1. UK blocks Chinese company from licensing Manchester Uni tech

The UK’s National Security and Investment (NSI) Act came into force in January of this year and has since blocked FDI not only to do with transactions but licensing, as in the case of a robotics technology developed by Manchester University and attempted licensing by Beijing Infinite Vision Technology. Business minister Kwasi Karteng issued a final order on the attempt by the Chinese company to license the sensing technology called SCAMP 5 and SCAMP 7 citing security risks. This was the first case of a blocking and did not apply to a transaction but licensing so the legislation has further reaching scope than one might think at first sight. It blocked the licensing stating that the technology could be used in defence applications although the Beijing company said it was to be used for children’s toys.

The Act deems transactions in 17 sectors as sensitive.

The UK is only one country in a host of other nations to implement such legislation in the wake of COVID to block predatory investments by foreign companies on grounds of national security. For example, the US and Europe have each implemented similar legislation, along with other countries.

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2. Food FDI down

Credit Investment Monitor

Only 534 projects received FDI in the food sector in 2021 down on 616 in 2020 and 701 in 2019.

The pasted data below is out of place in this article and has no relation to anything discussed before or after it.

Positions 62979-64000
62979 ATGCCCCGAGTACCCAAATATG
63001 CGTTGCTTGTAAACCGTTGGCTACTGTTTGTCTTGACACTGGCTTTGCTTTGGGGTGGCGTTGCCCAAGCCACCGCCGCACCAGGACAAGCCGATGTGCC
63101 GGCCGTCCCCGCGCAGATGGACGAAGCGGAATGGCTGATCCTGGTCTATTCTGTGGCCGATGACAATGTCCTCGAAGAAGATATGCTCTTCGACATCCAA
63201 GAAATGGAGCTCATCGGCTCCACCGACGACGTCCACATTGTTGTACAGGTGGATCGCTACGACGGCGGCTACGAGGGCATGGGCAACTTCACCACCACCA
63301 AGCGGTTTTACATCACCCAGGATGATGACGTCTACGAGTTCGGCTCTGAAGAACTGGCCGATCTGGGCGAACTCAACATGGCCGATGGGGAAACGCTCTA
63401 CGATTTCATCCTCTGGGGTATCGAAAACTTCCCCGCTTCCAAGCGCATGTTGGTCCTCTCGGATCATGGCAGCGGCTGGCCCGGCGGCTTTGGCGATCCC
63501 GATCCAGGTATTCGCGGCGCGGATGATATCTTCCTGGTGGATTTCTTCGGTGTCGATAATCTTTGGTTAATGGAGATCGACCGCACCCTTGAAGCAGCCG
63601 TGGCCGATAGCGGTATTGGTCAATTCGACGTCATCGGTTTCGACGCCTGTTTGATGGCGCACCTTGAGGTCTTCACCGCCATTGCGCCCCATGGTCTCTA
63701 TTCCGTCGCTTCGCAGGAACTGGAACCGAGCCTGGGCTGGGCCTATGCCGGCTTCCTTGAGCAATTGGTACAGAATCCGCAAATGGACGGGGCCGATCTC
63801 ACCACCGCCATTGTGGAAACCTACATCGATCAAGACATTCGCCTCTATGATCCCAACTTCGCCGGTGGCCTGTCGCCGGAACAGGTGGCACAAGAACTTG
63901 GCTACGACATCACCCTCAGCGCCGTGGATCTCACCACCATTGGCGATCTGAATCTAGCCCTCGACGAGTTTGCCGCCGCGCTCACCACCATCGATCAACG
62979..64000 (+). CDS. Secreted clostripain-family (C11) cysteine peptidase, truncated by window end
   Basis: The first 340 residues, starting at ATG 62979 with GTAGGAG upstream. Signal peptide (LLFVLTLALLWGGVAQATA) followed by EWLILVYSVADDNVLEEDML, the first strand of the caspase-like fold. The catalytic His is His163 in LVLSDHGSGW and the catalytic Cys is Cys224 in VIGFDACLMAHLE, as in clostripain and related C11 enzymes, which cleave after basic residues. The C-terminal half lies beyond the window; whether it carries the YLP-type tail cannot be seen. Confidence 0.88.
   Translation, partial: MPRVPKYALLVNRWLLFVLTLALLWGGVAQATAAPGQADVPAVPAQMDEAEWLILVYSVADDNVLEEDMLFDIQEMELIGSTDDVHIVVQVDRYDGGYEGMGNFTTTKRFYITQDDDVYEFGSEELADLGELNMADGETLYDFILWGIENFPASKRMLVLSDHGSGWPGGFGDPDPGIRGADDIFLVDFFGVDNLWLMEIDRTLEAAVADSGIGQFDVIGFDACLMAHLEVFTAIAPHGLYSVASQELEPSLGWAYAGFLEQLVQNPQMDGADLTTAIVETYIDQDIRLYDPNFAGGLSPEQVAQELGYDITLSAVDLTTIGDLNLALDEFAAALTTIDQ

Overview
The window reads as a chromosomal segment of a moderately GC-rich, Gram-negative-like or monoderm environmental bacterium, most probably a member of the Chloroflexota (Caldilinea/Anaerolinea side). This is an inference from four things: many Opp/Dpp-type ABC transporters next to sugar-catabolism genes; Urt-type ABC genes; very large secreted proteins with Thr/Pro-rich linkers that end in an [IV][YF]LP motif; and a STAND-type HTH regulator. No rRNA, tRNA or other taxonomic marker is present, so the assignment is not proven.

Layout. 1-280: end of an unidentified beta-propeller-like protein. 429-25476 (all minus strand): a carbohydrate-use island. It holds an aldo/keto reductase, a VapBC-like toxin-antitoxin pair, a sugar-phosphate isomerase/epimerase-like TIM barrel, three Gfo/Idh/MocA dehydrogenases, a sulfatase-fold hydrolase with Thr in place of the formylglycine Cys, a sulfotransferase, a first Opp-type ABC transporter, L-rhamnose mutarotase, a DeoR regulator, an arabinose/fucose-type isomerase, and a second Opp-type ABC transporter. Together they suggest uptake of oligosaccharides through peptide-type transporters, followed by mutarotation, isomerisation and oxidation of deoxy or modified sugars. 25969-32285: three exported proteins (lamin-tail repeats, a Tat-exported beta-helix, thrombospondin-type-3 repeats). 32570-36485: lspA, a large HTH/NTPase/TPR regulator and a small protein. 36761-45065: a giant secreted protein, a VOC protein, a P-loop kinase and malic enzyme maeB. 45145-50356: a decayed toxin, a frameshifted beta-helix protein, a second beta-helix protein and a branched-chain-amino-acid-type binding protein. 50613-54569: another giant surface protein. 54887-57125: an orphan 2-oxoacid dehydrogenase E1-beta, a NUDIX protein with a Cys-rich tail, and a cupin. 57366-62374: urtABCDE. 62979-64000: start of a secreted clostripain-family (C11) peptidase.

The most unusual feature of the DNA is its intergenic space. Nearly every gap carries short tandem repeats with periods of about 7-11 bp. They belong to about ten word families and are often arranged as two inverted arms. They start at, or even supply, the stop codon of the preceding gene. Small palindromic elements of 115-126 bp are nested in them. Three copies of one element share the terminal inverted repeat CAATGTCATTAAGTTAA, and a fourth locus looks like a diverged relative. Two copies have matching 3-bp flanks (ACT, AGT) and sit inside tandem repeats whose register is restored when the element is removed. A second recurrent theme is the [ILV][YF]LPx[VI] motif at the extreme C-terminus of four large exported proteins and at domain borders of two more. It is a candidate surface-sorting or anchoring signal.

According to Investment Monitor, West Europe leads taking 37% of investment and is stable as the number of investments in this region did not decrease. North America region grew investments from 83 to 93 projects including the largest project by Nestle in Virginia. All other regions were down especially Asia-Pacific.

3. Roundtripping in India: restrictions on outbound FDI

Credit kanchanara-via-unsplash

As detailed above many nations have implemented protectionists screening and control mechanisms and legislation on foreign direct investment since the COVID pandemic.

India is one country that has restricted outgoing investment of its citizens into foreign activities in such areas as real estate, gambling and some fintech, the rules being that an Indian resident cannot invest in a foreign company that invests in an Indian entity, called round-tripping.

The aim is somewhat unclear but seems to do with cryptocurrencies and crypto trading which has already been impacted, the regulation limiting incorporation of foreign holding companies which are a foundation of crypto assets trading.

4. Brazil FDI up

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Brazil was the fourth largest recipient globally for global FDI in 2019 but has dropped to 11th place. It is the second largest Western economy to the US with 210 million inhabitants which could explain its attractiveness, and ninth largest globally.

Brazil’s fortunes changed in 2011 from being one of the most invested in countries to dropping down the tables due to recession until 2017.

FDI inflows in Brazil increased from USD 65 billion in 2019 to USD 25 billion in 2020.

Brazil has just published a press release announcing the largest FDI from January to May in 2022 since 2011 of US$39.71bn.